• The concept of strict liability was discussed in the case of Rylands v. Fletcher. In this case, the defendant had constructed a water reservoir which his hired engineers ended up building on top of an abandoned coal mine, Rylands (the defendant) was unaware of this fact. Eventually the reservoir broke down and ended up harming Fletcher’s coal mines for which a lawsuit was subsequently filed. Rylands was held “strictly liable” and it was observed that a person who for his own purposes keeps on his land anything with the potential of causing mischief will be prima facie answerable for the damage which happens as a natural consequence of its escape.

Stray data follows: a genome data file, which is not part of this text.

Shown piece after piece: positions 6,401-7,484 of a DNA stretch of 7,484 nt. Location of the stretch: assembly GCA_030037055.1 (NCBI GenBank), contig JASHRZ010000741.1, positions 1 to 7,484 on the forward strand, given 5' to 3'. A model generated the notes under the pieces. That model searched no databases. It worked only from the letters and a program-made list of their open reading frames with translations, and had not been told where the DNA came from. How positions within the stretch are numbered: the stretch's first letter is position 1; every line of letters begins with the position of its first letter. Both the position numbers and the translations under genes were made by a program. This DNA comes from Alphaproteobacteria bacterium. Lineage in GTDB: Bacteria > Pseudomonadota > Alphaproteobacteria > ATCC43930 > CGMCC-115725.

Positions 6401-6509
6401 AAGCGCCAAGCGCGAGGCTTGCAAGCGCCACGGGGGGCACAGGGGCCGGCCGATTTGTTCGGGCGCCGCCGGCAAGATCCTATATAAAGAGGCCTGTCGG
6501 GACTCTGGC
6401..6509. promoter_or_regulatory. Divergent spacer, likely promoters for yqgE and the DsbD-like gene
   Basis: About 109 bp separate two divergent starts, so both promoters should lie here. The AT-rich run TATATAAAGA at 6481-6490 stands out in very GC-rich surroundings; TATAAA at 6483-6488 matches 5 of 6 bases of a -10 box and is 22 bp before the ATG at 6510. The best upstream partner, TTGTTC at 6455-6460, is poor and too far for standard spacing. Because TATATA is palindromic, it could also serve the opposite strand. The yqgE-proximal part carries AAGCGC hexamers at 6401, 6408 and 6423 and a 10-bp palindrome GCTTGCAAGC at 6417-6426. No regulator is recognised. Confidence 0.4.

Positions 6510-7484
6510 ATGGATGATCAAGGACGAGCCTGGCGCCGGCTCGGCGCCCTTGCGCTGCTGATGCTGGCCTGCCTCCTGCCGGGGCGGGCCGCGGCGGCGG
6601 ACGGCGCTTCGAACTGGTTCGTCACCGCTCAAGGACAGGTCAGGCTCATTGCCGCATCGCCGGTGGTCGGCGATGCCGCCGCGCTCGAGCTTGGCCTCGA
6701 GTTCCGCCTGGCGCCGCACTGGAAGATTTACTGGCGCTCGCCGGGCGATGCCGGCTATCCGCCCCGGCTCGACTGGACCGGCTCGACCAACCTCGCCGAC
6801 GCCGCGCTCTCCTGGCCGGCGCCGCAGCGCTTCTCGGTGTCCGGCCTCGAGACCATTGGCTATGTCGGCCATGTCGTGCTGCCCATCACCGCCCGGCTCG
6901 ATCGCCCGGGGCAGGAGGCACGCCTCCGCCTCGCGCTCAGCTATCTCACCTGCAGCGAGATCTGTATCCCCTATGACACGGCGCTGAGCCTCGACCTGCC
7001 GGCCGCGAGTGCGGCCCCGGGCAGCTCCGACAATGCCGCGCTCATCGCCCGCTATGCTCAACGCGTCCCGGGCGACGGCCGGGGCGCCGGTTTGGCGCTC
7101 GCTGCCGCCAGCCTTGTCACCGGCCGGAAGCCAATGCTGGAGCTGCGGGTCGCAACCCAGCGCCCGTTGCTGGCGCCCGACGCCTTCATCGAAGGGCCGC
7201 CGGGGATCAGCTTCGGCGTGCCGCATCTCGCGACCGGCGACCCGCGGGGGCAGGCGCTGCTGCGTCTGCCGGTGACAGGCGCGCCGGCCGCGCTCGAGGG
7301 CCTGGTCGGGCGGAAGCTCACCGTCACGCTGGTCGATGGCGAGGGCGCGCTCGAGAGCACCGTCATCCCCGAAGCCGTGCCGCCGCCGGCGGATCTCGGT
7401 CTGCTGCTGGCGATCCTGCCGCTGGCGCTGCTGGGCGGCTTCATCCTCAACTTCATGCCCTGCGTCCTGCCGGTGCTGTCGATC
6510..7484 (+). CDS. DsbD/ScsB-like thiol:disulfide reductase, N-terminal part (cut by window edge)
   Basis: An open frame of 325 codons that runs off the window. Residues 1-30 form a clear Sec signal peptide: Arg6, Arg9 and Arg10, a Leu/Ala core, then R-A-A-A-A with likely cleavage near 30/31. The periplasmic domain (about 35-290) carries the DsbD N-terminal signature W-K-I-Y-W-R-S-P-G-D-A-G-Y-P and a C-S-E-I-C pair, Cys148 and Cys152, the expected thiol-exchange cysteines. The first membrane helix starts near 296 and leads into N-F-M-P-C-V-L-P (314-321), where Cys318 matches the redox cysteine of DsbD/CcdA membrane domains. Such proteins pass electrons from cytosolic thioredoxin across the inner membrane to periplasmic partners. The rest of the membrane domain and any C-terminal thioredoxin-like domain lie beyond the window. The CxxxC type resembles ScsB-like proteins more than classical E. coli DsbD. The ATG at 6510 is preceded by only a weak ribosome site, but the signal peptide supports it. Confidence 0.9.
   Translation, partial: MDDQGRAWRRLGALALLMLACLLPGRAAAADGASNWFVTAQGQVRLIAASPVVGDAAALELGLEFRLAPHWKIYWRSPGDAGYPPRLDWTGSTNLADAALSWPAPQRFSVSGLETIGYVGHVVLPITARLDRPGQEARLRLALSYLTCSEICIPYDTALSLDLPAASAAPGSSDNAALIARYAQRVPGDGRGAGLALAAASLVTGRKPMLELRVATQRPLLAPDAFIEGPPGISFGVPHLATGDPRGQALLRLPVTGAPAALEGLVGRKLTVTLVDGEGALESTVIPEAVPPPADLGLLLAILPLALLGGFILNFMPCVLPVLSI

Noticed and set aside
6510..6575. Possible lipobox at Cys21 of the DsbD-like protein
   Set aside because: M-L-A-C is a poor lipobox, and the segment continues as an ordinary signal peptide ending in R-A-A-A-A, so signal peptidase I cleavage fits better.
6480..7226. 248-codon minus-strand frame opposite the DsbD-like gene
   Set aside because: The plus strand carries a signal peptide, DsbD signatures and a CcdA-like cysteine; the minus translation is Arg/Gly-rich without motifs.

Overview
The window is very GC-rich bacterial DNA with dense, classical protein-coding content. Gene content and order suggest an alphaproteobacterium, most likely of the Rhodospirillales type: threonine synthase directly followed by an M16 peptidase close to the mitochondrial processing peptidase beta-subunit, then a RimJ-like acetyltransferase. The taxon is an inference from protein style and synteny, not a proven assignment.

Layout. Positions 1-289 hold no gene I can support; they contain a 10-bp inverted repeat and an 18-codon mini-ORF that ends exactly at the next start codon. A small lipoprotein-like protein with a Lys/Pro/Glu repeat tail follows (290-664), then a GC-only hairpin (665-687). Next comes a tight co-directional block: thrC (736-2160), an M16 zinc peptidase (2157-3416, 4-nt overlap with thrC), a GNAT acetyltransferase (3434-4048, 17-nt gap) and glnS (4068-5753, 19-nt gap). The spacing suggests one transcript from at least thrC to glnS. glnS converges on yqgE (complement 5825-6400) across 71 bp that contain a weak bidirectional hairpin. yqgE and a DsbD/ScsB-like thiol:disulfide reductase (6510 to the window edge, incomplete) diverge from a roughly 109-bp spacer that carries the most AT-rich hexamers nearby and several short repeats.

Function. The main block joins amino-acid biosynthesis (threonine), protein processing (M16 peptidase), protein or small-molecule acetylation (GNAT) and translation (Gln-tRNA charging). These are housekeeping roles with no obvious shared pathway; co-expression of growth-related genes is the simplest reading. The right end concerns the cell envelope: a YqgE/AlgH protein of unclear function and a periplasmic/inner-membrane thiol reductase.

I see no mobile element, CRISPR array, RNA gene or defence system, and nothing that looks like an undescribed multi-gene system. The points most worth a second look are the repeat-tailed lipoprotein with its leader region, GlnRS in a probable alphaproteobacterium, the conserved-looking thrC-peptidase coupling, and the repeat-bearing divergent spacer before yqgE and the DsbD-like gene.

In India, there is a unique concept known as the principle of “Absolute liability”. In the case of ‘M.C. Mehta v. Union of India’ there was leakage of oleum gas which caused harm to the people exposed to the gas leak. It was in Court’s mind that an year ago Bhopal Gas Tragedy had happened hence Court gave a judgement befitting of a crime of a nature which has the potential to cause such great tragedy. The ratio followed here was similar to the concept of Strict Liability with the addition of ‘Absolute Liability’ not being subjected to any of the exceptions or defences of the rule of Strict Liability.